Hours of Service: How Will You Be Affected?

03/29/2013

Hours of Service: How Will You Be Affected?

Have you heard about the new Hours of Service provisions that are scheduled to take effect on July 1st, 2013? Are you prepared for how these new provisions will affect you? 

Starting on July 1st, unless a lawsuit pending in the U.S. Court of Appeals for the District of Columbia blocks the new rules, the entire trucking industry is facing big changes. In December of 2011, the Federal Motor Carrier Administration (FMCSA) published a new final rule for hours of service. The rule is being implemented in two phases. The first phase took effect in February of 2012 and the next phase of guidelines is scheduled to take effect on July 1st.

New Provisions:

  • You are allowed a period of 14 consecutive hours on duty,  during which you can drive up to 11 hours, after being off duty for 10 or more consecutive hours.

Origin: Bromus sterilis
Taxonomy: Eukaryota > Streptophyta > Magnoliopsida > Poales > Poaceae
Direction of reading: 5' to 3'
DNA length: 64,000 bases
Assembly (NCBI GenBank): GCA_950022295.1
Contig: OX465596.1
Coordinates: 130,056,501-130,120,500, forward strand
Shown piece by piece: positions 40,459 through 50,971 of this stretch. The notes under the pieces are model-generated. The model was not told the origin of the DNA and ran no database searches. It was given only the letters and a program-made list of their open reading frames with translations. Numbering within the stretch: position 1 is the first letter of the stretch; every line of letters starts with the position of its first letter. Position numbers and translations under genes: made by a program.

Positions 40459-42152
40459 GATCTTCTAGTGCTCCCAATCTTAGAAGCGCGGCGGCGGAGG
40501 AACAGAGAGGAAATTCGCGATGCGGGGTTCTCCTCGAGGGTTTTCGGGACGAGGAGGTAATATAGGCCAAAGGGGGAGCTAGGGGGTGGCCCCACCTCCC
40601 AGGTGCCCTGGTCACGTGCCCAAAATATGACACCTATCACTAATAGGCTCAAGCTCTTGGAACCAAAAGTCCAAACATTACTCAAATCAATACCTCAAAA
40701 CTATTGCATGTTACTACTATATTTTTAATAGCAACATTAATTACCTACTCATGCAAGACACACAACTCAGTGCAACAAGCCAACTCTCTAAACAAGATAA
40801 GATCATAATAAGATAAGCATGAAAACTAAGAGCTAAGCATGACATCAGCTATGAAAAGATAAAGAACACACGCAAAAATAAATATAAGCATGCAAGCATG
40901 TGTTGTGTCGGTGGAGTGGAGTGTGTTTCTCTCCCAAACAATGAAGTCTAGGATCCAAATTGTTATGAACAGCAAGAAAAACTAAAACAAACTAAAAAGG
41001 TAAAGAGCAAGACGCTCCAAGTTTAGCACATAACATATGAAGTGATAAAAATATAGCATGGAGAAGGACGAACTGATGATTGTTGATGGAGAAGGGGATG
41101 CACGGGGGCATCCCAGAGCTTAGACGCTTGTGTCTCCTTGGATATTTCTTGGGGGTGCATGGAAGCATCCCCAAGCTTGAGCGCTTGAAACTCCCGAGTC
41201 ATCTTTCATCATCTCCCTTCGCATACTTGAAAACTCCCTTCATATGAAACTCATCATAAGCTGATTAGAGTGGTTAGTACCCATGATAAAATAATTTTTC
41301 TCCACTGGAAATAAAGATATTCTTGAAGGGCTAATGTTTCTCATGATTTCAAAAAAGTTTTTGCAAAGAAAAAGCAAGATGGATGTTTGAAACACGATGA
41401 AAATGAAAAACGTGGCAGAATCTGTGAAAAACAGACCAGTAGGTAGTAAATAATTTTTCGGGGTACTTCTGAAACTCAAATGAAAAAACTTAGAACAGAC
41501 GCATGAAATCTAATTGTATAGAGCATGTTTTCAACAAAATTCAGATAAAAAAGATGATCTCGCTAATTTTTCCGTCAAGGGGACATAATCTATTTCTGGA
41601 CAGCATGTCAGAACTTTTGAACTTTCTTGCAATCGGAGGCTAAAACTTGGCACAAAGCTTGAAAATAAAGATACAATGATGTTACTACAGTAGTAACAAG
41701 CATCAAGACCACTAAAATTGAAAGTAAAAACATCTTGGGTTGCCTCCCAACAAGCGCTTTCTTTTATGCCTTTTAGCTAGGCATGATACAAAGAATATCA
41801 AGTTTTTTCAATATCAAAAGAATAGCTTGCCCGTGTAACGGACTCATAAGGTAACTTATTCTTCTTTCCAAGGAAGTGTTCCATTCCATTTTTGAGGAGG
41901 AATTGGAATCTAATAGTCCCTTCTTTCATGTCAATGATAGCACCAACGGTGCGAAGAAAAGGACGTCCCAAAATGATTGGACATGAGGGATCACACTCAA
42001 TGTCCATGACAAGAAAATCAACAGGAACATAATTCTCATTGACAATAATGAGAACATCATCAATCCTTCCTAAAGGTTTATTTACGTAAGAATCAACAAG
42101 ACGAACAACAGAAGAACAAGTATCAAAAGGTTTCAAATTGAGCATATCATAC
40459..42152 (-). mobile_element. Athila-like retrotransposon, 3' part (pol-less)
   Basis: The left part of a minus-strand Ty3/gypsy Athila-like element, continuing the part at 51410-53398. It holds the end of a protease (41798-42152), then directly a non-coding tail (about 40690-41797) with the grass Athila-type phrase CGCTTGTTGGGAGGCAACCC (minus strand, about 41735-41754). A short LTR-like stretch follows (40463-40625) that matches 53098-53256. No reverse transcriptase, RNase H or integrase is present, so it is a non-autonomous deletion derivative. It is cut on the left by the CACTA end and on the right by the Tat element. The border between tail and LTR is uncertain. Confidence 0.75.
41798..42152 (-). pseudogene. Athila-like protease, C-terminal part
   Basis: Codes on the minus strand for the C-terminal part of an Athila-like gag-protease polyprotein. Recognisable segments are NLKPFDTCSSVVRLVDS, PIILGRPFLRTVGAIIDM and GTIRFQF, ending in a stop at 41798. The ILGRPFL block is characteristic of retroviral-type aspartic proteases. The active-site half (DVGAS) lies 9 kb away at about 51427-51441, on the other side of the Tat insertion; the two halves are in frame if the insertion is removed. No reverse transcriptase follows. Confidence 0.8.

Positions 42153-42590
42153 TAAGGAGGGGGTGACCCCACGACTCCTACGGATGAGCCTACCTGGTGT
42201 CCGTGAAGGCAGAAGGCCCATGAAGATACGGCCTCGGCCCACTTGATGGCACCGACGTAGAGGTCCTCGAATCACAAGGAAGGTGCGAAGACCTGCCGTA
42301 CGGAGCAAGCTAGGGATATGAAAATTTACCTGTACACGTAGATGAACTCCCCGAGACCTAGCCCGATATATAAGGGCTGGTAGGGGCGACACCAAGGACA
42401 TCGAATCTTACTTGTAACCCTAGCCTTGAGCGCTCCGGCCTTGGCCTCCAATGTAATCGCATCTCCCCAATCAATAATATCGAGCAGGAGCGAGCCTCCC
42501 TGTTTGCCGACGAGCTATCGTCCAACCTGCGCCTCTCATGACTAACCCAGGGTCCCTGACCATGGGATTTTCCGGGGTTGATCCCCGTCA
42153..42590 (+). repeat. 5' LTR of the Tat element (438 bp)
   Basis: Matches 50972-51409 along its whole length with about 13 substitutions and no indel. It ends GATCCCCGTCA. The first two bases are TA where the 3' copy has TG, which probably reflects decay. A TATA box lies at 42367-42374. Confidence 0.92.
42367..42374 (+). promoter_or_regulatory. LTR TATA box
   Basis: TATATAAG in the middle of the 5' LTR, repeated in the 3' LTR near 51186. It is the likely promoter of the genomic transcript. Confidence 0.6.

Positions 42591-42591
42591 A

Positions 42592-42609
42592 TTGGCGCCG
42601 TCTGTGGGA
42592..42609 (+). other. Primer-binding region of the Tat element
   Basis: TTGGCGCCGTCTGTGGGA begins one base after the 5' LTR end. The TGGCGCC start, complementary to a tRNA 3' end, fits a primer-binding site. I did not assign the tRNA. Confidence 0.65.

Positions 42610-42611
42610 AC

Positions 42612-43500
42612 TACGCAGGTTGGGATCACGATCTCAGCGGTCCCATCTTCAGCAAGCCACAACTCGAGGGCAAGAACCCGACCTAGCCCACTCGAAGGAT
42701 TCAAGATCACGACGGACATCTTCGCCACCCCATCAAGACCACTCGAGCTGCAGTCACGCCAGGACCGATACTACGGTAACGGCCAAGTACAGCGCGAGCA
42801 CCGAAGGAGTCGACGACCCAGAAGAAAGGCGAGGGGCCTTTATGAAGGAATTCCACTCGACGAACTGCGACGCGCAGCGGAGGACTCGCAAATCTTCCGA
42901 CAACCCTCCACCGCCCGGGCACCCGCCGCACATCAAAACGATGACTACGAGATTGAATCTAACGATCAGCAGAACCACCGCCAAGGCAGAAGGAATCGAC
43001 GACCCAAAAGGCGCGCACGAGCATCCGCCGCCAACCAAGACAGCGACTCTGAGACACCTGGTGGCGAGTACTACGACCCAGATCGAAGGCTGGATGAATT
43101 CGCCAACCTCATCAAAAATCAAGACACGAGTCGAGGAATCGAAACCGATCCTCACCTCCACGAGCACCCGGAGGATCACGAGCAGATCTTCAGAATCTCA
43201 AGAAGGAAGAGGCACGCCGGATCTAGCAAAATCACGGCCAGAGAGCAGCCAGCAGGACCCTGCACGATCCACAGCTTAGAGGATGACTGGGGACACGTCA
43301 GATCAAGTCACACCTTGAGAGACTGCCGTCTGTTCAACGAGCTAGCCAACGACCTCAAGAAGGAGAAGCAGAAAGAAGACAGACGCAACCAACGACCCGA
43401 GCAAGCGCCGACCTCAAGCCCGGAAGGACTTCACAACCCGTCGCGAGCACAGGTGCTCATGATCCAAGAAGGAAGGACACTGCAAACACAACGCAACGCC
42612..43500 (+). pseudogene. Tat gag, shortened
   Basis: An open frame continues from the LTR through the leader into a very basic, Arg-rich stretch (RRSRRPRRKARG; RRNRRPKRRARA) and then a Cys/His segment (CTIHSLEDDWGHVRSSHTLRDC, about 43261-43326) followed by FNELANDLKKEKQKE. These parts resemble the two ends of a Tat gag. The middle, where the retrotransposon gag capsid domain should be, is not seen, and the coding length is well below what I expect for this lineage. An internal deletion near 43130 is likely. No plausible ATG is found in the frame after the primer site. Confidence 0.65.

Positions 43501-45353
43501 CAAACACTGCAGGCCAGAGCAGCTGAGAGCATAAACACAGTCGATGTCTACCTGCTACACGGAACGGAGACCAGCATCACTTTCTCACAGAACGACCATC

• The definition of on duty time has been revised to exclude any time resting in a parked commercial motor vehicle, or up to 2 hours in the passenger seat of a moving commercial motor vehicle immediately before or after 8 consecutive hours in the sleeper berth.
    • To qualify as off duty time, you must be able to pursue activities of your own choosing and be able to leave the place where your vehicle is parked. If you are not doing any work for a motor carrier, and you are not doing any paid work for anyone else, you may record the time as off-duty time.
  • For every 8 hours you drive, you must take a 30 minute break.
  • You cannot drive after 60 hours on duty in 7 consecutive days, or after 70 hours on duty in 8 consecutive days.
  • You may restart a 7 or 8 consecutive day period after taking 34 or more consecutive hours off duty once per week.

    •  In order to take a 34 hour restart, you must take two breaks during your 60 or 70 hours work week.  
    •  The breaks must start at 1 a.m. and end no earlier than 5 a.m in your home terminal time zone.
    • Without these two breaks during your 60 or 70 hour week, you will not be allowed to do a 34 hour restart.

FMCSA HOS Chart

FMCSA Regulations Chart 

“Theoretically, the ultimate goal is to reduce fatigue-related crashes (and thereby improve safety) and is also to improve driver health” said Mason Wilson, president of the Traffic Club of Memphis. Do you feel the new guidelines will increase safety, or cause more problems than good?